Category: Performance

Next Generation Virtual Scrolling

Rendering large data sets in the browser while optimizing for performance and accessibility is a complex problem. The current approach to handling long lists of data is using an infinite scroll pattern to incrementally load and render data just before the data enters the view. This approach comes with trade-offs that we will look at in detail as well as new features and standards that are coming down the pipe that will improve virtual scrolling in the future. Virtual scrolling

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Using WebAssembly with Web Workers

When building web apps, writing processing intensive code can be a challenge. One issue is getting predictable running times across browsers and JavaScript engines that optimise different code paths differently, as well as producing code that doesn’t interfere with user experience. Since 2010 we’ve had a standardised way to manage interactivity for long, non-DOM related tasks. Web Workers allow for offloading processing onto a separate thread keeping the main thread free. Recently we have seen the growth of another specification,

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Deploying a Dojo App with Docker

So you’ve built an amazing app using Dojo and now you are ready to go live. After a bit of research, you learn that traditional deployments are challenging! Luckily, the days of FTPing files are long gone, and we can rely on Docker for fast, reliable deployments. Using Docker will not only document your build process, but it will also give you a Docker image you can easily deploy to production or run locally. In this article, we’ll step you

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Getting Started with AssemblyScript

In a previous post we looked at how to compile the popular programming language Go to WebAssembly. WebAssembly is a new programming language which provides a compact binary format for the web. In this post we’ll explore another WebAssembly target language called AssemblyScript. AssemblyScript allows developers to write strictly typed TypeScript (a typed superset of JavaScript) code and compile it to WebAssembly.

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Episode 30: Idle Till Urgent

Episode 30: Idle Till Urgent

We explore First Input Delay, a new user-focused metric for the Web which refers to the amount of time before a response to the first user interaction on a Web page.

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Compiling Go to WebAssembly

Compiling Go to WebAssembly

For many years there has been the only way to write client-side logic for the web; JavaScript. WebAssembly provides another way, as a low-level language similar to assembly, with a compact binary format. Go, a popular open source programming language focused on simplicity, readability and efficiency, recently gained the ability to compile to WebAssembly. Here we explore the possibilities with writing and compiling Go to WebAssembly, from installation of Go, to the compilation to WebAssembly, to the communication between JavaScript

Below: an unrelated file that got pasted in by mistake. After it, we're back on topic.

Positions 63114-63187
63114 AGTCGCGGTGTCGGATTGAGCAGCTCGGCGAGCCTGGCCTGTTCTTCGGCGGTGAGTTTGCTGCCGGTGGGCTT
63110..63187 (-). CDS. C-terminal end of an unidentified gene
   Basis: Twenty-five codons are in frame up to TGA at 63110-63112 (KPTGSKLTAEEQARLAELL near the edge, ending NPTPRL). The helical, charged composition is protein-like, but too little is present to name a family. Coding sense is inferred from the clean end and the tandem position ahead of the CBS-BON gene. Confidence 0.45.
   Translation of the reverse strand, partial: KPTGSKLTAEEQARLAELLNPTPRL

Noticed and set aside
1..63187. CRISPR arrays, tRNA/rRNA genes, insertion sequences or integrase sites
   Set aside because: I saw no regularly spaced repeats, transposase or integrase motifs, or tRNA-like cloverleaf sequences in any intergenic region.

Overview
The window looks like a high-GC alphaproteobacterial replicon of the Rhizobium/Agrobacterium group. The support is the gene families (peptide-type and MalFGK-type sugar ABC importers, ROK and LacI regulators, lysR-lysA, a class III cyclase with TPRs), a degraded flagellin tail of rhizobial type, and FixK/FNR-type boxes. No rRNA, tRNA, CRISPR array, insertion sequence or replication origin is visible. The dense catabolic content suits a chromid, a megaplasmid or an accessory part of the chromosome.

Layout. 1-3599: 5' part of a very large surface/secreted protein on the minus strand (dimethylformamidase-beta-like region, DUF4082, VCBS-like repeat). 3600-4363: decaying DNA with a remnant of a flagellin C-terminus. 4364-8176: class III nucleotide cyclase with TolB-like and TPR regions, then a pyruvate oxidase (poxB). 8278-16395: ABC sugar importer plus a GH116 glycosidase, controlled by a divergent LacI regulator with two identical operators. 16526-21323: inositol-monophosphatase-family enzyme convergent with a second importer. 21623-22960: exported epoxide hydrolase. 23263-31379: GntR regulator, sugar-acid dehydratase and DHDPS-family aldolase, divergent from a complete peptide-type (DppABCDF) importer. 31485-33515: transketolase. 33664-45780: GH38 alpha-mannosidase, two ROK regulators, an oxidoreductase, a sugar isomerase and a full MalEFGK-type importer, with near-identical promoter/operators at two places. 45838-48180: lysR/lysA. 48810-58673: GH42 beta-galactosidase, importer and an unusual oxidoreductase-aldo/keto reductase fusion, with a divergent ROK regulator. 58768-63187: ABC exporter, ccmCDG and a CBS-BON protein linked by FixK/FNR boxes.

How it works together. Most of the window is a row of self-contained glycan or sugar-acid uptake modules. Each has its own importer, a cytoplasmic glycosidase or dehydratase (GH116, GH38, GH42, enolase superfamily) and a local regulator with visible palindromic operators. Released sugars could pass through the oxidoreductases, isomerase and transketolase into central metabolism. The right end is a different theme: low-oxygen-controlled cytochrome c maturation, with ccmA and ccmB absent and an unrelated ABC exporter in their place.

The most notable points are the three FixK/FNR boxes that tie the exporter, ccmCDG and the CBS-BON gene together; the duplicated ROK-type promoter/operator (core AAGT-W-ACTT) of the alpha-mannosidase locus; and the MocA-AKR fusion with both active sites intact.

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TC39 Binary AST Proposal to Improve JavaScript Performance

TC39 Binary AST Proposal to Improve JavaScript Performance

WebAssembly has grown in popularity due to its ability to improve application performance and support transpilation of source code in other languages into something that may get leveraged in a web browser. Every time the JavaScript language gets challenged, the community strives to create mechanisms to improve performance bottlenecks, which we have seen over the years with efforts from Mozilla, Google, Apple, and Microsoft.

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Reflecting on ffconf 2018

Last Thursday I was lucky enough to get over to the highly regarded web development conference ffconf in Brighton. This was my first time at the event and I can say that it lived up to and even exceeded my expectations. In this post I want to share with you the key takeaways from the event as a whole, having stratified out what I saw as three common themes throughout the conference. Namely, these themes were: Empathy, New and Future

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The Return of SharedArrayBuffers and Atomics

The Return of SharedArrayBuffers and Atomics

A common complaint of modern web apps is the concept of jank; web pages being unresponsive to user input and frame rates being low. Left unmitigated, this problem leads to a poor quality experience for end users of our web applications. You might ask: is this what causes jank? One common cause apart from complex/inefficient animations are blocking operations. JavaScript is single threaded, and as such, it can only be executing one thing at a time, so if a long-running

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FullStack London 2018 – Improving User Experience With Web Workers

FullStack London 2018 – Improving User Experience With Web Workers

At this months’s FullStack London 2018, SitePen Engineer James Milner presented the talk “Improving User Experience With Web Workers”. Web browsers use single-threaded JavaScript to perform tasks; business logic, layout, reflows, and garbage collection. This means complex and heavy JavaScript functions can block the main thread from rendering. This results in low frame rates and low interactivity for things like scrolling and input, providing a poor user experience.

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